Episocopal Church held to 'double standard,' says Jefferts Schori
Other churches have similar practices
Jan 29, 2008
Episcopal presiding bishop Katharine Jefferts Schori says other member bodies of the Anglican Communion apply a “double standard” when they challenge the U.S. church for having an openly gay bishop and blessing same-sex unions.
Other provinces in the 77-million-member communion have gay bishops and blessing ceremonies, Jefferts Schori told BBC Radio in an interview broadcast January 1, but are not as open about it. “There is certainly a double standard,” she said.
The election of V. Gene Robinson as bishop of New Hampshire in 2003 widened divisions in the family of Anglican churches over sexuality and biblical interpretation. But Jefferts Schori said Robinson “is certainly not alone in being a gay bishop; he’s certainly not alone in being a gay partnered bishop. He is alone in being the only gay partnered bishop who’s open about that status.”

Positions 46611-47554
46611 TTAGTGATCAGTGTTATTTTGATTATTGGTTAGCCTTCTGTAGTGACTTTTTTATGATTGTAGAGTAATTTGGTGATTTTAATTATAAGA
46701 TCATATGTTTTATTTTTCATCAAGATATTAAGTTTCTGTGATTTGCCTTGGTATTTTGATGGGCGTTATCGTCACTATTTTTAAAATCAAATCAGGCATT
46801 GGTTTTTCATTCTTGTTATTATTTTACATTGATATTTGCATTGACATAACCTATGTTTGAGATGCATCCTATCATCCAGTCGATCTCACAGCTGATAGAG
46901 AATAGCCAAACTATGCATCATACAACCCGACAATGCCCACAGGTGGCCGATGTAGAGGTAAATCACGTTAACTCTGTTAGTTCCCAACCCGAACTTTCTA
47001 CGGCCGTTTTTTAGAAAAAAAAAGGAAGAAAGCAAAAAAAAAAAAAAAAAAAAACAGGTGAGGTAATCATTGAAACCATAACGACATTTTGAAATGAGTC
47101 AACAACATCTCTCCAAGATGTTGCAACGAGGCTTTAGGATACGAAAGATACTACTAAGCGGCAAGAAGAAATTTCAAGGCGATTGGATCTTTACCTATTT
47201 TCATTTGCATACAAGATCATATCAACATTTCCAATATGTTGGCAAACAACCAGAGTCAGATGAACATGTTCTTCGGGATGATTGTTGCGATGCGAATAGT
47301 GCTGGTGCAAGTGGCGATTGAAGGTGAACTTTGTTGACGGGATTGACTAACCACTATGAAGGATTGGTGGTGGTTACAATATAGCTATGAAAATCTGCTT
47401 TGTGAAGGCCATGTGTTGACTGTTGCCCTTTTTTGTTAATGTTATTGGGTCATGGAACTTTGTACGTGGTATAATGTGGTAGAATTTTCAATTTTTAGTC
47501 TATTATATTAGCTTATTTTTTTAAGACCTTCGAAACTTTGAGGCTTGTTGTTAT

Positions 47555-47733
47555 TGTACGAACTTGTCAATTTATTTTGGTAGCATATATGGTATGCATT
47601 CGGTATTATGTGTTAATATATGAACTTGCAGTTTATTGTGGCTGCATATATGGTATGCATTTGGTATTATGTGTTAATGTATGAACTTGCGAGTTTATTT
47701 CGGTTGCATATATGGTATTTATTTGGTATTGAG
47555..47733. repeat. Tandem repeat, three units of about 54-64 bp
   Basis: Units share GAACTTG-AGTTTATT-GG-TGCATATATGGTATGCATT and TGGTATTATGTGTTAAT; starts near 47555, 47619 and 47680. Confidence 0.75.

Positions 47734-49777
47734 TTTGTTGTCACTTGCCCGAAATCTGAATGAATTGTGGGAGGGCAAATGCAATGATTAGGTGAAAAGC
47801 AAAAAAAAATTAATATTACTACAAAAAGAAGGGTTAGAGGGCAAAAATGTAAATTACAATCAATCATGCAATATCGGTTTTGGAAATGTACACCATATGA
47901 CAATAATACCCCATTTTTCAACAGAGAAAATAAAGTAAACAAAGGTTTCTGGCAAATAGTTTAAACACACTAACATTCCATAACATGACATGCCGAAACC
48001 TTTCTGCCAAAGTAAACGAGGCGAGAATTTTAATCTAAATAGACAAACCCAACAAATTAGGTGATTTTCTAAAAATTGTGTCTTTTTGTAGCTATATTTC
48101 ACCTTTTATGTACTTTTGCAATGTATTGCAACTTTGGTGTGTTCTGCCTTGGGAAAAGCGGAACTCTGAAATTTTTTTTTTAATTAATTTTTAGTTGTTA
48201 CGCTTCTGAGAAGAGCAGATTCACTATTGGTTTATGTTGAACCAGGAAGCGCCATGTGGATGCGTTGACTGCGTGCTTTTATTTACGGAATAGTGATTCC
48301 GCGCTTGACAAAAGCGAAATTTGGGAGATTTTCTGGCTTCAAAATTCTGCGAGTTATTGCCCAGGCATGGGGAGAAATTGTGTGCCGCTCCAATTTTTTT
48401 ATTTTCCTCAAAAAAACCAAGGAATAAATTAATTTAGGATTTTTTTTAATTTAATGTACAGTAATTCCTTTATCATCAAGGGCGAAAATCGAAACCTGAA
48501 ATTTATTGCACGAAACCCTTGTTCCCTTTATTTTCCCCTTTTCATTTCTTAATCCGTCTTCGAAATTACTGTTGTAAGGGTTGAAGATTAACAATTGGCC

A. M. Stroud III, a former prosecutor in Louisiana, expresses regret for the role he played in sending Glenn Ford to death row in 1984. “I was 33 years old. I was arrogant, judgmental, narcissistic and very full of myself. I was not as interested in justice as I was in winning.” Stroud says he presented dubious evidence from a forensic pathologist, precluded black jurors from the trial (Ford, since exonerated, is black), and ignored the fact that the appointed defense attorney had never before tried a criminal or capital case. “I . . . hope that providence will have more mercy for me than I showed Glenn Ford,” Stroud said in a letter to the editor of the Times of Shreveport. “But, I’m also sobered by the realization that I certainly am not deserving of it” (ABA Journal, March 25).